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Are ground reaction forces and frontal plane knee kinematics during sit-to-stand and stand-to-sit movements related to knee pain and function in people with unilateral knee osteoarthritis? A pilot study

Mangold, Laura (2016)
Physiotherapy
Abstract
ABSTRACT
Are ground reaction forces and frontal plane knee kinematics during sit-to-stand and stand-to-sit movements related to knee pain and function in people with unilateral knee osteoarthritis? - A pilot study
Keywords
Knee Osteoarthritis, Ground Reaction Force, Varus-Valgus Range Of Motion, Function In ADL, Pain
Background
Movement characteristics and their relationship with individual experience of pain and function have been well documented in patients with knee osteoarthritis (OA) during level-walking. However, little is known about their correlation during other activities of daily living (ADL). Such knowledge can be of interest for the design and evaluation of therapeutical interventions.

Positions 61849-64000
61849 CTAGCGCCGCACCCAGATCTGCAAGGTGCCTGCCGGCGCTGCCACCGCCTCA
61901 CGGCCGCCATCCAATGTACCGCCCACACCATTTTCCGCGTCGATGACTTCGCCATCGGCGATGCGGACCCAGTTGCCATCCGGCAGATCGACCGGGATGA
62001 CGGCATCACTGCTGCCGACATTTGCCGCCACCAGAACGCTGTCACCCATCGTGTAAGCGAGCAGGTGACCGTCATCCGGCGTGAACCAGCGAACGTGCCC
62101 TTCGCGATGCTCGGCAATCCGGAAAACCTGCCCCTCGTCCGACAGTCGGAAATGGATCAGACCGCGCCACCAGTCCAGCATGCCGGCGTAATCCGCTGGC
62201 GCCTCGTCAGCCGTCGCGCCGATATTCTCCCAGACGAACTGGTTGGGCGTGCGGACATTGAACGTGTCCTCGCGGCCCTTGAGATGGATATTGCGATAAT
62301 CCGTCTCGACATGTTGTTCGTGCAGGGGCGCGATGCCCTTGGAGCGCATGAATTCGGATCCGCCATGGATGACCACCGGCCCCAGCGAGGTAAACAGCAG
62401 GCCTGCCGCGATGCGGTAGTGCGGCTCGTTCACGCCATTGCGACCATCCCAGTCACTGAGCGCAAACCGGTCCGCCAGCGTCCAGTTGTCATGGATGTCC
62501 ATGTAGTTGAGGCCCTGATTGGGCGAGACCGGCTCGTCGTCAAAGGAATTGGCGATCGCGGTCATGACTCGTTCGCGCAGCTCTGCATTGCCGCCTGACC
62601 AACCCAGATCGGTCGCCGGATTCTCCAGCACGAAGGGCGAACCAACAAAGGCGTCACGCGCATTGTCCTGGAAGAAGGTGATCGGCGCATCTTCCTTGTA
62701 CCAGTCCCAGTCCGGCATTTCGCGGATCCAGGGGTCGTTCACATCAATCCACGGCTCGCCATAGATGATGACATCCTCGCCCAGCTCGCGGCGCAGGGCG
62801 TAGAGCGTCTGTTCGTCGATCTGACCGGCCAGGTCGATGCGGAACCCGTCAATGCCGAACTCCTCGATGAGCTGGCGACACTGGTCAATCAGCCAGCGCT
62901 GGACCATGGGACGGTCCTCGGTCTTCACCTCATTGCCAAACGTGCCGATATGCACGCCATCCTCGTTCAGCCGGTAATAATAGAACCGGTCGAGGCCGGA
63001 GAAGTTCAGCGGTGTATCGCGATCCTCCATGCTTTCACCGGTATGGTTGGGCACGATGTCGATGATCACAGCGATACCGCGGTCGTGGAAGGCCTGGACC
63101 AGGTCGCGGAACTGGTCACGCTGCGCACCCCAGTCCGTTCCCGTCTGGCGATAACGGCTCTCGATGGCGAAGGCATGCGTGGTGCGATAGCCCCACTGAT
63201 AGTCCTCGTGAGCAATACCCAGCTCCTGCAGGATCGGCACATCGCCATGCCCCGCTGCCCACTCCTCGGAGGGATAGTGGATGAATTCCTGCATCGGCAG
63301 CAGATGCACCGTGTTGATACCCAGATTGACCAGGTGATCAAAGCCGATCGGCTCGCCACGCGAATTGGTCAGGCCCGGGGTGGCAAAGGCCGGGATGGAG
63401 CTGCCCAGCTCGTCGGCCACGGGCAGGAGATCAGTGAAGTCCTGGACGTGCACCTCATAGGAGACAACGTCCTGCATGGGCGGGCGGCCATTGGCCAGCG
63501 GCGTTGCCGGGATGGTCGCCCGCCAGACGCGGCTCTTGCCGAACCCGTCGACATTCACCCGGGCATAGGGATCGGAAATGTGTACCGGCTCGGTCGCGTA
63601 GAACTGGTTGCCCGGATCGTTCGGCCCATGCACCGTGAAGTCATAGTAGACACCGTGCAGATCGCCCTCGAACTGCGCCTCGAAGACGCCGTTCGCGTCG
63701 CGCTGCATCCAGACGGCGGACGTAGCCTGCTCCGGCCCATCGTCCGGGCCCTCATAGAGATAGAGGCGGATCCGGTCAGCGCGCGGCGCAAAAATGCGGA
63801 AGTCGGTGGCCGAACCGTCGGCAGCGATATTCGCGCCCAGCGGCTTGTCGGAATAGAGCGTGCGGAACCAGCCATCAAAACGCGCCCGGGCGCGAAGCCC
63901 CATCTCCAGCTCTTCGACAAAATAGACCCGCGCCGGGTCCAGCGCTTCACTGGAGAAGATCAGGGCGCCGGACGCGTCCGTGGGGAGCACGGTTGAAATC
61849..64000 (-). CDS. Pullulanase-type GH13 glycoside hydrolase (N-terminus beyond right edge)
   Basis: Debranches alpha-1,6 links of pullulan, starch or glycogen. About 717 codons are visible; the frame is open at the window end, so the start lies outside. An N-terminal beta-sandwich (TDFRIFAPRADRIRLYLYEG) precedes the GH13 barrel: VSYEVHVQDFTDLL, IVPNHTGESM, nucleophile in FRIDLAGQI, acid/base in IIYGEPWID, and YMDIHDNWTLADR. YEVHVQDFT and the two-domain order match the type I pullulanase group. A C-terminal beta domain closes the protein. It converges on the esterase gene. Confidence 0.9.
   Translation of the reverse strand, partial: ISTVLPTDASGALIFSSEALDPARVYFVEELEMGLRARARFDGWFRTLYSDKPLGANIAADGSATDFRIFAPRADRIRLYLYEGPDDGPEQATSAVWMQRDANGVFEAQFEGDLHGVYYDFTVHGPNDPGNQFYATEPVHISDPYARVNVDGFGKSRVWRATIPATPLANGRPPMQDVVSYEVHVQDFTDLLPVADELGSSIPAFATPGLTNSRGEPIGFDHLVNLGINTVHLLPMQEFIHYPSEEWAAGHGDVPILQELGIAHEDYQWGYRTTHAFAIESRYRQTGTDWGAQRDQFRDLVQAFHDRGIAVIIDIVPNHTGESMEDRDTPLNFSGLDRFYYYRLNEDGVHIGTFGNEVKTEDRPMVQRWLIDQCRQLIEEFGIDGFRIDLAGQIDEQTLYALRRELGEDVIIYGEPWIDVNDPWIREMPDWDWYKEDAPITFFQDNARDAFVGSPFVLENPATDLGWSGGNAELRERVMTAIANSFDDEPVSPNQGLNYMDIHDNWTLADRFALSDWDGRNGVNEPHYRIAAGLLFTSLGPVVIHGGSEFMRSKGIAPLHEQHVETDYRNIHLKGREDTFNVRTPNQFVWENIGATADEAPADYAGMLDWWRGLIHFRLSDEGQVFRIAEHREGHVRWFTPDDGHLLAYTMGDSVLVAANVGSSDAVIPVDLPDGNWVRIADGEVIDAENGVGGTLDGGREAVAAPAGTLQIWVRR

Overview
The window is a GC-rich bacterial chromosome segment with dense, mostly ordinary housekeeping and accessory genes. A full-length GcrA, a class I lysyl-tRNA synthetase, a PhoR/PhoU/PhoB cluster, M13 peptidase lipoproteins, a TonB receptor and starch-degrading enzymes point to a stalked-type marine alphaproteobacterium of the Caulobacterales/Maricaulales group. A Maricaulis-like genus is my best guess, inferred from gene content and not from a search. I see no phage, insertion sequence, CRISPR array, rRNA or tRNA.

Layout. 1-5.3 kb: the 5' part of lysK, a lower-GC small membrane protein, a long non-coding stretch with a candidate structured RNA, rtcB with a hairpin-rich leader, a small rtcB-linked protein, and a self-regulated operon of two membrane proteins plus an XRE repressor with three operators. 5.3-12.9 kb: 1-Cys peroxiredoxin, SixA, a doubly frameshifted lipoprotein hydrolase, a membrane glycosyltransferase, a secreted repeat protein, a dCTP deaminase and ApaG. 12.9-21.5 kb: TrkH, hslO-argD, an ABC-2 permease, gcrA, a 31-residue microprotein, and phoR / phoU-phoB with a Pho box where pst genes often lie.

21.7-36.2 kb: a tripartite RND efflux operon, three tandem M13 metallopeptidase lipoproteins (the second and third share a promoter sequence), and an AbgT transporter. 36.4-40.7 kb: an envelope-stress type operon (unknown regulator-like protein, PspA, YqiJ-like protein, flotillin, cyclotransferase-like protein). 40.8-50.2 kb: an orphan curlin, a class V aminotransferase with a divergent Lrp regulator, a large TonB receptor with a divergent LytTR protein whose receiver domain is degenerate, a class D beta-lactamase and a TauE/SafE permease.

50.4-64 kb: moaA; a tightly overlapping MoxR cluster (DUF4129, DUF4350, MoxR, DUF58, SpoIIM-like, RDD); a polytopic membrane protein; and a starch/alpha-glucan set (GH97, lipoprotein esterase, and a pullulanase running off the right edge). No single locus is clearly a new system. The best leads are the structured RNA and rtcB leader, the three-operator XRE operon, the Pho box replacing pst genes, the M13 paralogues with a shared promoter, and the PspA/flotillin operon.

Aim
To explore biomechanical... (More)
ABSTRACT
Are ground reaction forces and frontal plane knee kinematics during sit-to-stand and stand-to-sit movements related to knee pain and function in people with unilateral knee osteoarthritis? - A pilot study
Keywords
Knee Osteoarthritis, Ground Reaction Force, Varus-Valgus Range Of Motion, Function In ADL, Pain
Background
Movement characteristics and their relationship with individual experience of pain and function have been well documented in patients with knee osteoarthritis (OA) during level-walking. However, little is known about their correlation during other activities of daily living (ADL). Such knowledge can be of interest for the design and evaluation of therapeutical interventions.
Aim
To explore biomechanical measures, in particular ground reaction forces (GRF) and frontal plane knee joint kinematics, during sit-to-stand and stand-to-sit movement. Furthermore, examine their relationship with patients’ subjective experience of pain and function in people with unilateral knee OA.
Design
This cross-sectional study is a preliminary part within a larger project examining biomechanical measures of the knee in various ADL.